A recent BBC documentary about King George and Queen Mary made frequent disparaging references to George’s ‘dissolute’ older brother, Prince Albert Victor, Duke of Clarence and Avondale. Until a few years ago, I was under the impression that ‘Eddy’ as he was known in the family was an unintelligent wastrel and his untimely death on January 14th 1892 was something of a blessing for the country as he would have made a very inept king. Happily, I have since discovered that this image of the prince is without foundation.

So unpleasant is the way in which this poor prince has been presented that he was even, for some bizarre reason (undoubtedly to sell books!) posthumously accused of being – or being associated with – Jack the Ripper! Such a notion is totally without foundation and the stories attempting to make the association become increasingly wayward despite the fact that Court records prove that Prince Eddy was not even in London at the time of the murders! Other books suggest that he didn’t die in 1892 but was hidden away by the family and later became ‘the Monster of Glamis’!! Poor Albert Victor!

 The fact that one of his associates was involved in the Cleveland Street scandal also led to various spurious allegations about his dissipated life and some authors claim that the stories of his dissipation are supported by Queen Victoria’s letters. In fact, like many a grandmother, Queen Victoria might well have worried about her grandson’s morals – we need only think of her response to the Prince of Wales as a young man becoming involved with the actress – but there is nothing to suggest that Prince Albert Victor was any more licentious (in fact he was probably less so!) than most young men of his era and class. His younger brother, George, also had a mistress at the time and yet he is portrayed as the model of sobriety and morality!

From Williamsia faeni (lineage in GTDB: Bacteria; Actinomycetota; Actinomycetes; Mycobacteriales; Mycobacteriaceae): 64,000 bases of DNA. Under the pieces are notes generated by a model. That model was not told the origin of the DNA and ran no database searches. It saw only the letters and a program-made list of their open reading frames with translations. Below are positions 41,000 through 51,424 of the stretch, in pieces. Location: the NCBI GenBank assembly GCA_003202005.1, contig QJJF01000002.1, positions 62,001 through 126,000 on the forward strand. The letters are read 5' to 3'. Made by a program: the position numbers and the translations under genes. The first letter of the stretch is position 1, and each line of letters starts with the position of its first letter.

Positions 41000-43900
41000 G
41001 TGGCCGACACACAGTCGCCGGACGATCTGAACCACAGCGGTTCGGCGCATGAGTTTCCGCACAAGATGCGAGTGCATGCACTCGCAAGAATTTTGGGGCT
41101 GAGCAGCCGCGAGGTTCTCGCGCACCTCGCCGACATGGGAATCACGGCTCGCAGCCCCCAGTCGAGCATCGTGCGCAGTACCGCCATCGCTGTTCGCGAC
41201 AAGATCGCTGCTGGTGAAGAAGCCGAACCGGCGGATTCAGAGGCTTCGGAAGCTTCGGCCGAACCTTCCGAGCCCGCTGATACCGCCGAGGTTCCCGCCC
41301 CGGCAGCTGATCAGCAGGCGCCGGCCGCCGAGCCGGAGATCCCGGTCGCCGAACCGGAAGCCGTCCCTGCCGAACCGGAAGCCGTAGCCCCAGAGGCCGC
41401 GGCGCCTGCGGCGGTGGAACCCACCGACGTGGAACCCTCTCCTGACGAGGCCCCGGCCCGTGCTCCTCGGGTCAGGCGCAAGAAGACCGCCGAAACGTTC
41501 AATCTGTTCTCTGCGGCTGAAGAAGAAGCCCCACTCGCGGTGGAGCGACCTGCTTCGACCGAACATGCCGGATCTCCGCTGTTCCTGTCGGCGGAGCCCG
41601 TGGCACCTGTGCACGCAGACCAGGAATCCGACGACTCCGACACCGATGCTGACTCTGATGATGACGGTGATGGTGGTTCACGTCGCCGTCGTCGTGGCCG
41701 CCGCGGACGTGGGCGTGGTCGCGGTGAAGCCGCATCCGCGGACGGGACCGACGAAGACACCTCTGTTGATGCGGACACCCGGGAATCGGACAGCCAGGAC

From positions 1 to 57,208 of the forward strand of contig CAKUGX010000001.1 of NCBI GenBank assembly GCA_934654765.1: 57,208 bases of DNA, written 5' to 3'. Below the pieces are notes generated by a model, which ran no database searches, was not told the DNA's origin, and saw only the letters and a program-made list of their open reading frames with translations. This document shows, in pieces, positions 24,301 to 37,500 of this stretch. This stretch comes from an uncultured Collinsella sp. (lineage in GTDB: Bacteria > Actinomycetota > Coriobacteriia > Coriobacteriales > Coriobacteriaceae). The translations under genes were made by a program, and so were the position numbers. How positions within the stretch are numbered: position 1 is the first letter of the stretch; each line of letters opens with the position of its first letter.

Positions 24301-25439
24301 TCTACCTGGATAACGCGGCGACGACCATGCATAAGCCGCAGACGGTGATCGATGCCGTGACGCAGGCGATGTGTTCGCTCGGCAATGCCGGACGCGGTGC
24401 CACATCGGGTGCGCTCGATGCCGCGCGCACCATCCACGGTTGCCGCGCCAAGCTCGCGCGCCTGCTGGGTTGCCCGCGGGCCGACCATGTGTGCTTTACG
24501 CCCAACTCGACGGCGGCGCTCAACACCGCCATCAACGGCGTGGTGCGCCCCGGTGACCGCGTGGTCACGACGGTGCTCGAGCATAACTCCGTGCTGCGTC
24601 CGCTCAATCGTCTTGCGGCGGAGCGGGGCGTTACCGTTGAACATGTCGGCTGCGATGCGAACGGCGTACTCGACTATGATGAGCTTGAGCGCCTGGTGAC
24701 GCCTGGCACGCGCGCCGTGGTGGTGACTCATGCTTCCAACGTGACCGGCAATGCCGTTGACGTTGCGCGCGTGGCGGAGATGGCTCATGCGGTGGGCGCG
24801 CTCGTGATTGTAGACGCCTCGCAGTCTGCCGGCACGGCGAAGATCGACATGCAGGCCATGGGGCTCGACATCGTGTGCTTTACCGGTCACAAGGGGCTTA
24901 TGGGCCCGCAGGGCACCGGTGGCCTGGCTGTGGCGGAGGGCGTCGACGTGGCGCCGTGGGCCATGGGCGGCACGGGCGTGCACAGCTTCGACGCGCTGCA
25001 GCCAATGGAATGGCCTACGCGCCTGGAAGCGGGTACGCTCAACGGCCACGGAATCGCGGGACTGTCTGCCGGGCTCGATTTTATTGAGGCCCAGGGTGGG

Further accusations concern his laziness (something of which his father, Edward VII was also accused) and his lack of interest in study and inability to learn. The same allegations of a lack of intelligence were made about his brother, George, but again this is forgotten! Albert Victor had inherited his mother’s deafness and there is a likelihood that this might have made him seen ‘absent’ at times and also hindered his learning but by the time he was a young man, he was different from the image which has since been presented of him.

Recently discovered letters written from the prince to the Prime Minister and to his friends show that he had a very real and sensitive grasp of the tricky political situation in Ireland and, had he become king, he might even have succeeded in bringing harmony to that country in a way that successive kings and governments failed to do. Repeatedly, too, letters from his family and from others refer to his kindness and his understanding. When he died at the age of only 28, the country and his family genuinely mourned his passing and even the Prime Minister, Gladstone, wrote in his diary that the prince’s death was great loss to the country and to his party. Gladstone was hardly a sentimental man and such a tribute cannot be overlooked.

 It is only since his death that this poor prince has been the subject of all kinds of scurrilous slanders and there are times when I wonder whether this wasn’t done to bolster the image of King George V – as though to say, “Aren’t we fortunate to have this king....look at whom we might have had!” Although it is impossible to say for certain, judging by Eddy’s warmth and understanding, I venture to suggest that, had he lived and become king, he – unlike his brother - would have welcomed the Russian Imperial Family to Britain after the revolution and proved himself to be a very popular and well-loved monarch, with great similarities to his mother, Queen Alexandra who endeared herself to the people throughout her life. It seems very wrong that people go on – even on BBC documentaries – glibly repeating the old lies and creating more and more fanciful and lurid stories about this innocent man.

Sunday, 1 January 2012

Happy New Year!

Wishing you a very Happy New Year!

I said to the man who stood at the gate of the year
'Give me a light that I may tread safely into the unknown.'

And he replied,
'Go into the darkness and put your hand into the hand of God
That shall be to you better than light and safer than a known way!'

So I went forth and finding the Hand of God
Trod gladly into the night
He led me towards the hills
And the breaking of day in the lone east.

So heart be still!
What need our human life to know
If God hath comprehension?

In all the dizzy strife of things
Both high and low,
God hideth his intention."

(Minnie Louise Haskins)